Why Do Models Look So Bored?

Last week I spent a delightful morning watching videos from this spring’s fashion shows, picking out the styles I would be happy to wear if I were young, rich, and attending a gala in Monte Carlo, or strolling down an avenue in Milan!

This video from Harper’s Bazaar gives you a sampling of the shows:

(My favorite dresses appear at 4:25 — they pay homage to full-skirted dresses of the past, but they look to be made of organdy or a similar lightweight fabric, giving them a floating appearance.  They look like they would be fun to wear!)

I loved seeing the different artistic concepts that the fashion houses chose to display their creations — settings included a parking garage, a hall of glass, some historic palaces, flower gardens real and virtual, an underwater ruin, and the House of Tarot.

But whether the models were parading in form-fitting silk gowns or poufy patchwork, with wet-look hair or golden face masks, they all had one thing in common — and that was their sulky, bored faces.

I have never understood the reasoning behind this — “Yes, I am young and beautiful and wearing tens of thousands of dollars worth of clothing and jewels, striding down a treasure-filled gallery of an historic palazzo — but it is still not enough to make me happy!!”

When did this attitude start?  And for that matter, when did fashion modeling start?  Fortunately, I have a resource for that! — a book by Caroline Evans, called The Mechanical Smile: Modernism and the First Fashion Shows in France and America, 1900-1929.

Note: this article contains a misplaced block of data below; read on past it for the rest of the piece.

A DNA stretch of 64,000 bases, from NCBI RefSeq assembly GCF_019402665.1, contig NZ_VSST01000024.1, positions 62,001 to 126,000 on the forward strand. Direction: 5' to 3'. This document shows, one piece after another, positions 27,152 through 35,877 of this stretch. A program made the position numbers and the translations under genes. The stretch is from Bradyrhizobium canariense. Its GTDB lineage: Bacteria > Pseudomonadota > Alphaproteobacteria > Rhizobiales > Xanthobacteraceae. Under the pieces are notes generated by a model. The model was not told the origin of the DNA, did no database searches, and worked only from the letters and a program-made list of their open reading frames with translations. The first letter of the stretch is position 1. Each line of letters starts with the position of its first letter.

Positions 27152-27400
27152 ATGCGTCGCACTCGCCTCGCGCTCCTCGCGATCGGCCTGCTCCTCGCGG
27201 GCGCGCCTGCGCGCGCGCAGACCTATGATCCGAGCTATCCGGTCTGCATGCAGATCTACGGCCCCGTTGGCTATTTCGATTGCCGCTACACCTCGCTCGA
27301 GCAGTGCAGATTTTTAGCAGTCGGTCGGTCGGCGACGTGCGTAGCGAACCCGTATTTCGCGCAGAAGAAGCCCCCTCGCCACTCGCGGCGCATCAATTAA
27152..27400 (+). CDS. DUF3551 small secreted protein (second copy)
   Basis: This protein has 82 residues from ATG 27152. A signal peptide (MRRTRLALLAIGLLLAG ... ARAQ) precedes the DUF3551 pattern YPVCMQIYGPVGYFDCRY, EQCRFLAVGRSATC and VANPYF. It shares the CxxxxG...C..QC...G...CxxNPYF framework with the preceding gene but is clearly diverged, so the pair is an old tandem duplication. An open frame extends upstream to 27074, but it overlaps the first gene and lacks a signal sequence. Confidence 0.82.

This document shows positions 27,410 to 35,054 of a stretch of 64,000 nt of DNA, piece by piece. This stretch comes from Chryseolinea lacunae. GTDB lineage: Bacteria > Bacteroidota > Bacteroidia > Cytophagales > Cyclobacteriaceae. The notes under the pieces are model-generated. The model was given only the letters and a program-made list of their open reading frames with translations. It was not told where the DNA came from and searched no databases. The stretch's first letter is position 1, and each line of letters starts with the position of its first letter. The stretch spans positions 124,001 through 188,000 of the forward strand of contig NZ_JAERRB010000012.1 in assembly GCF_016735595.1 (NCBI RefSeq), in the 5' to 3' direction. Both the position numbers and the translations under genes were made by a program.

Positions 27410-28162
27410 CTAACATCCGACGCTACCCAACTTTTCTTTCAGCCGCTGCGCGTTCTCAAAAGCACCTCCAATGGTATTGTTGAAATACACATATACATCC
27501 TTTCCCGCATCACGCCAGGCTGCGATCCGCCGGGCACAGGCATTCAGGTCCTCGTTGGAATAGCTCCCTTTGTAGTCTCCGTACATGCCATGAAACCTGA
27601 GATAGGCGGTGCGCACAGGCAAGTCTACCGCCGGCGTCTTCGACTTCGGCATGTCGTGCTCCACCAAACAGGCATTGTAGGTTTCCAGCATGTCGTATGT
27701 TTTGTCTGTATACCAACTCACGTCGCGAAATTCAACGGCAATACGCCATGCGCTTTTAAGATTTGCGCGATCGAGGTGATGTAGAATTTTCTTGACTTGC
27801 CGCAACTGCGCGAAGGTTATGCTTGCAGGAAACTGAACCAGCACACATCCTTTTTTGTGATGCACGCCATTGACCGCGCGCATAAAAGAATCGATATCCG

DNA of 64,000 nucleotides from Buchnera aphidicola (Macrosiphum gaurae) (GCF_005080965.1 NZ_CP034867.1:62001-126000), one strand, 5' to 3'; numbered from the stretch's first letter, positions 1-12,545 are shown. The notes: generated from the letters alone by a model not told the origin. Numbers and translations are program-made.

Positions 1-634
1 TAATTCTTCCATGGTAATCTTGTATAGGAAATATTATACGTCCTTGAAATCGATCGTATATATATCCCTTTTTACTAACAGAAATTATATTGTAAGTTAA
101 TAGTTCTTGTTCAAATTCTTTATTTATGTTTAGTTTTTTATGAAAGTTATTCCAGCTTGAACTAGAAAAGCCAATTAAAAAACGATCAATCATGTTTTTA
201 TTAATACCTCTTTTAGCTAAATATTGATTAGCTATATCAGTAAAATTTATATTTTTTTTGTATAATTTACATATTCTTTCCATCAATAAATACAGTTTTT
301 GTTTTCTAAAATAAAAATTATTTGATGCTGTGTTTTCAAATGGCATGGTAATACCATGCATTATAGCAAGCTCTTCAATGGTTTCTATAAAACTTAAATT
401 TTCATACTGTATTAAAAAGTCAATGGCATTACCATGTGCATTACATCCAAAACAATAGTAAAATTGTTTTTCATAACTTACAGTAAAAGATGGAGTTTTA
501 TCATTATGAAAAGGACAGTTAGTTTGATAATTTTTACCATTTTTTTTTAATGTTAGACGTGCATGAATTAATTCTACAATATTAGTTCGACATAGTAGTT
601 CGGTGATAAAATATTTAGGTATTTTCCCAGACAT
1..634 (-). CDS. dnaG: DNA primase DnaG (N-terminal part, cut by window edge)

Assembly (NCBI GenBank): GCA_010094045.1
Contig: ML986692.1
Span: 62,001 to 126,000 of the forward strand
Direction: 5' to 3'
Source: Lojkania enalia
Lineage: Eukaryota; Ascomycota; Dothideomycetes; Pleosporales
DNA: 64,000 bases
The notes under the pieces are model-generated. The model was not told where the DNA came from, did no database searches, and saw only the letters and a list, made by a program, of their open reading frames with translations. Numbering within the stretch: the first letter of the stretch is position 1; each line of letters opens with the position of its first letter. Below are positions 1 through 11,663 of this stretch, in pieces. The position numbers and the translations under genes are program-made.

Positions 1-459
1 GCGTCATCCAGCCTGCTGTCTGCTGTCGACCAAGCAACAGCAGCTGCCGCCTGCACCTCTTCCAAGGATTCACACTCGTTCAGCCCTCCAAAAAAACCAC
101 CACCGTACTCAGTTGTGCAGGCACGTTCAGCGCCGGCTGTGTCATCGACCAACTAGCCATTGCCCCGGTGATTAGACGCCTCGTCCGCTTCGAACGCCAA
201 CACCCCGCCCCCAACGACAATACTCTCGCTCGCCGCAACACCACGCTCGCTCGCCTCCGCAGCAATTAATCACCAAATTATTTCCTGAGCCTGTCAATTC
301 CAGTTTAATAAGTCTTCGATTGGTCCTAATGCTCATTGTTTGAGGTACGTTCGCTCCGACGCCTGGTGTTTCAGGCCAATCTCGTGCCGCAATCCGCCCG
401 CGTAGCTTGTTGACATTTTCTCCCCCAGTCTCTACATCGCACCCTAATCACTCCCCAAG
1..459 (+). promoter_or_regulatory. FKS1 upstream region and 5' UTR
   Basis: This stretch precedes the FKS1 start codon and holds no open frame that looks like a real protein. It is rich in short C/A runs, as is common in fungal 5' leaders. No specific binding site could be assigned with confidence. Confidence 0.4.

Here is Evans’ summary of the early history of modeling:

It was only gradually, in the second half of the nineteenth century, that women began to be used as professional mannequins and then only in the privacy of the couture house….Before then, society women did not visit their dressmakers’ premises, so there was no need for young women to model there. In the eighteenth century, a lady’s dress might be made by a number of different individuals: the bodice and train by a lady’s tailor, the underwear by a dressmaker (couturière) and the trimmings and fashionable decoration provided by a marchand de modes, or milliner.  Until the end of the Second Empire (1852-70) these tradespeople would call on society women at their apartments… in the mornings to transact their business, and even to complete the work, for such clients rarely visited a milliner or couturier. Exceptionally, firms such as Worth, Virot, and Laferriere received customers in their maison, rather than attending them at their homes.  By 1880, private clients had begun to visit the couture houses twice a year, in April and November, to see the new fashions modelled by living mannequins. (pp. 12, 13)

These living mannequins were required to wear tight-fitting black silk dresses under all the fashionable dresses:

1890s model wearing a fourreau under the dress she is modeling.

(I am sorry to share this image straight from the book, especially since the author provided the source information, but I tried for two days to get into the museum’s website, and all I got was the spinning green wheel of doom.)

(These sheath dresses were called fourreaux and there is an interesting discussion of them at American Duchess, but it does not refer to their use on fashion house models.)

Many writers of the time commented on mannequins’ lack of expression. Evans quotes an article from 1880: